With all the hubbub, it's like Christmas around here! Oh yes, it is Christmas around here. We thought it might be quiet and even a little dull without our usual traditions and family gatherings to prepare for, but people are reaching out in ways unexpected this Covid year, and so the gaps have been filled most beautifully—it's something we also have endeavoured to do from our end of things.
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I have so many little things I want to share with you. God's good gifts from all manner of unexpected places. Let me offer a few photos from around the house, a little of this and that, moments where joy has thrilled me these past few days. Hope they add a morsel of sweetness—a little thrill of your own—as you count down, "Two more sleeps, One more sleep!"
O Christmas tree,
how lovely are your branches.
Presents began to appear shortly after
the tree was decorated.
When I was little, I used to be Miss Snoopy Girl under the tree,
musing and carefully lifting and maybe shaking,
but this year I've been a good girl. No peeking.
Let it snow, let it snow, let it snowmen!
Preparing a never ending gift bag, as a friend used to say, filled
with little surprises for someone very dear to me.
Love this gorgeously wrapped gift that
arrived in the post the other day from a long time dear friend.
This pretty felt teacup ornament arrived tucked inside
a Christmas card from a blogging friend. Is turquoise a theme?
What a charming bear ornament
from another lovely blogging friend.
A Christmas present opened early to enjoy ahead.
I was instructed to do so, in case you're wondering.
I love this fellow,
he makes me giggle and feel happy.
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Today I want to close by sharing a few words written by author Kathleen Gibson, a lovely fellow writer I have appreciated for some years now. She penned these words as a birthday wish for someone and then later published in a collection of her writings. With minor adjustments in brackets, these words become my own heart wish for you this Christmas. Please see below.....
To my beautiful blogging friends,
[Merry Christmas!] I hope you have sunny weather in your heart, and that God embraces you freshly with reassurance of how incredibly much he loves you. I hope that you have at least one present to unwrap and that someone reminds you they're glad you're a part of their life. I hope you have no tears today, except tears of joy, and you find one verse of scripture to keep you afloat for the next year.I hope that someone smiles at you for no reason other than that they're glad to see you enter the room, and that you can light up at least one person's day with a smile of your own. [With folks wearing their masks these days, you'll have to watch for the smile and glimmer in their eyes instead.] I hope you're given a new song that fills you down to your toes, and that you can sing it with the joy of being alive today. ...I hope ... that you get outside for a few moments to let nature remind you of your Creator. I hope something strikes you as funny, and that you laugh loudly enough for someone to ask why. I hope you put away for just this one day the things that are weighing down your heart, because no one should have to worry on [Christmas].And I hope you get to eat at least one thing that causes your taste buds to stand at attention with delight, so that [Christmas in 2020] seems a good thing after all.Mostly, I hope you know that all these things are just a fraction of the hopes and prayers and dreams of someone who loves you very much.[Merry Christmas all!]From the article "Celebrate a Friend" in Practice by Practice, the art of everyday faith by Kathleen Gibson. Permission given to pass along this wish.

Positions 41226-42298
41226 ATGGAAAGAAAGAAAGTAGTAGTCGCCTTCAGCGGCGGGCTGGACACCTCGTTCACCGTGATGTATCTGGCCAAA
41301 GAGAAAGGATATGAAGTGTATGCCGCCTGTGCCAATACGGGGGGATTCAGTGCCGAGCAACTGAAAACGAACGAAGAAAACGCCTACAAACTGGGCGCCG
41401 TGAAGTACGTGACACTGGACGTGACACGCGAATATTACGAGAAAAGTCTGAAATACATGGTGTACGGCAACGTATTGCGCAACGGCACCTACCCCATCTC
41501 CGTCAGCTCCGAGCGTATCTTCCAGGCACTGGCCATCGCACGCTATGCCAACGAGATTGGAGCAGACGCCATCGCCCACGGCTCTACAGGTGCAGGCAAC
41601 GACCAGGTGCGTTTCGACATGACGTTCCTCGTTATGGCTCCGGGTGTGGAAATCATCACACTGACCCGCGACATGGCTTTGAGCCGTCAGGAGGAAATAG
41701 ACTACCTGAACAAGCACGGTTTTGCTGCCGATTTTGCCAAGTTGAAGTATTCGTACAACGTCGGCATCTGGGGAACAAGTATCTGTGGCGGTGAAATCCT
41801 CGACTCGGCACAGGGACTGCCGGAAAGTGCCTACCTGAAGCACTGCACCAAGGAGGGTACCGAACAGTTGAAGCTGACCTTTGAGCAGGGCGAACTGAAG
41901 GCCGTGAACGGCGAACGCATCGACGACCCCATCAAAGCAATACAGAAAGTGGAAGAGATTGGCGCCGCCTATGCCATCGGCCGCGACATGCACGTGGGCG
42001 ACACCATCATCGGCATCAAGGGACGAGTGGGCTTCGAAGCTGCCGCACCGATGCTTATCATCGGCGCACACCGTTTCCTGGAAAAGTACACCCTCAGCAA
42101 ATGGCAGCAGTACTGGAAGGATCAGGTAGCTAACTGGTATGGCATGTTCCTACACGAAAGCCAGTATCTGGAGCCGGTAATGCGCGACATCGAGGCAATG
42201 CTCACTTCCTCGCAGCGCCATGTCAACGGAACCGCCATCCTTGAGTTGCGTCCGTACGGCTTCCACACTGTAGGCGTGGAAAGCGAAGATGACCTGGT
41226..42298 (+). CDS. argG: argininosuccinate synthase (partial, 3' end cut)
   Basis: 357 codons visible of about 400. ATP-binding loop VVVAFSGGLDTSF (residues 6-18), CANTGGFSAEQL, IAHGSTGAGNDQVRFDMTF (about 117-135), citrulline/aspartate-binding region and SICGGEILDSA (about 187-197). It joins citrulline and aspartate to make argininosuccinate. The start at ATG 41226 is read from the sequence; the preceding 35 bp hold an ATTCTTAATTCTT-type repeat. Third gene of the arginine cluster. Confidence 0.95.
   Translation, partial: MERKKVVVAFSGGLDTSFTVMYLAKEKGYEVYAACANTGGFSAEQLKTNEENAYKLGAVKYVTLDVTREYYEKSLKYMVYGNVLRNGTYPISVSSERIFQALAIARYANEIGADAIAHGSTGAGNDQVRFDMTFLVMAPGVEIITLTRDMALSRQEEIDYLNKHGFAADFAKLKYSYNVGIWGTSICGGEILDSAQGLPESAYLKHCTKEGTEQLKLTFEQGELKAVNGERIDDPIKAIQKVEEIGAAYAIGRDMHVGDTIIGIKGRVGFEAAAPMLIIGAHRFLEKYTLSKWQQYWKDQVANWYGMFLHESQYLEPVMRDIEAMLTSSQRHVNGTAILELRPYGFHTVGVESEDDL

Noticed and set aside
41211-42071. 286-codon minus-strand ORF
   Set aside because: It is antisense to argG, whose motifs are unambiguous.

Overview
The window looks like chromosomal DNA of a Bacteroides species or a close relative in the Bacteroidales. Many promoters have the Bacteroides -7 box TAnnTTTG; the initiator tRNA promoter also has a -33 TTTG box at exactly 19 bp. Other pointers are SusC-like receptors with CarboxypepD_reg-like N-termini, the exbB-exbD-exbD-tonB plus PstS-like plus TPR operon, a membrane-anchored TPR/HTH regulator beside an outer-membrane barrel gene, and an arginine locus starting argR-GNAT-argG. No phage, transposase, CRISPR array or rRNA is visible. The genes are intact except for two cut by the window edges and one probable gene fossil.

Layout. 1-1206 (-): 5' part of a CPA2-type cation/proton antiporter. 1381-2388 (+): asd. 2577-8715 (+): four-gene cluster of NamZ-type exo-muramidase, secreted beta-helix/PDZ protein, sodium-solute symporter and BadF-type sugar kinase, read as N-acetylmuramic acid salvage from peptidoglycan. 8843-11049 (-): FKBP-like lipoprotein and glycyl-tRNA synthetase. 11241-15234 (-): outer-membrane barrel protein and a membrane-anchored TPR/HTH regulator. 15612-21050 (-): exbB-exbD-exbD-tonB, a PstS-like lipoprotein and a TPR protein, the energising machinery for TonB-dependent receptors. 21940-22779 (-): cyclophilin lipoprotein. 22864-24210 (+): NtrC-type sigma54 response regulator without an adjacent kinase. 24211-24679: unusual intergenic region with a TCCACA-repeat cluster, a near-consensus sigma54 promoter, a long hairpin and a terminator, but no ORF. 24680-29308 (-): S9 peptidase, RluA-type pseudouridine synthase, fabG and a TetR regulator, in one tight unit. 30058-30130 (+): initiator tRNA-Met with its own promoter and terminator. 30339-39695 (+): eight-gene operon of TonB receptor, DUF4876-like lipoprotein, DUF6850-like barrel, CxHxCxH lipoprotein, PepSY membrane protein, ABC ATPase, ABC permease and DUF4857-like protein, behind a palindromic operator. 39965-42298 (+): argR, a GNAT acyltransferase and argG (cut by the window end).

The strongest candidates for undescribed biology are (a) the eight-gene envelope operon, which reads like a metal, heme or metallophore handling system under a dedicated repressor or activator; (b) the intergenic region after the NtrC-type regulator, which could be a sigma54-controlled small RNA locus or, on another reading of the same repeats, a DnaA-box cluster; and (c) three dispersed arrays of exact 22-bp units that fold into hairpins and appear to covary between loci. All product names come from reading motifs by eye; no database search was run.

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Wishing you a thrill of hope this Christmas.
From my heart to yours....stay safe!